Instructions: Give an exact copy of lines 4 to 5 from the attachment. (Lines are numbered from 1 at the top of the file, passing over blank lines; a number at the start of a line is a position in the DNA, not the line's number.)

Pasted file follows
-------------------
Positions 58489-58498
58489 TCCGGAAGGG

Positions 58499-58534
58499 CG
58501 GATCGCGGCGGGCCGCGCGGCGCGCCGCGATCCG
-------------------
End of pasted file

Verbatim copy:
58499 CG
58501 GATCGCGGCGGGCCGCGCGGCGCGCCGCGATCCG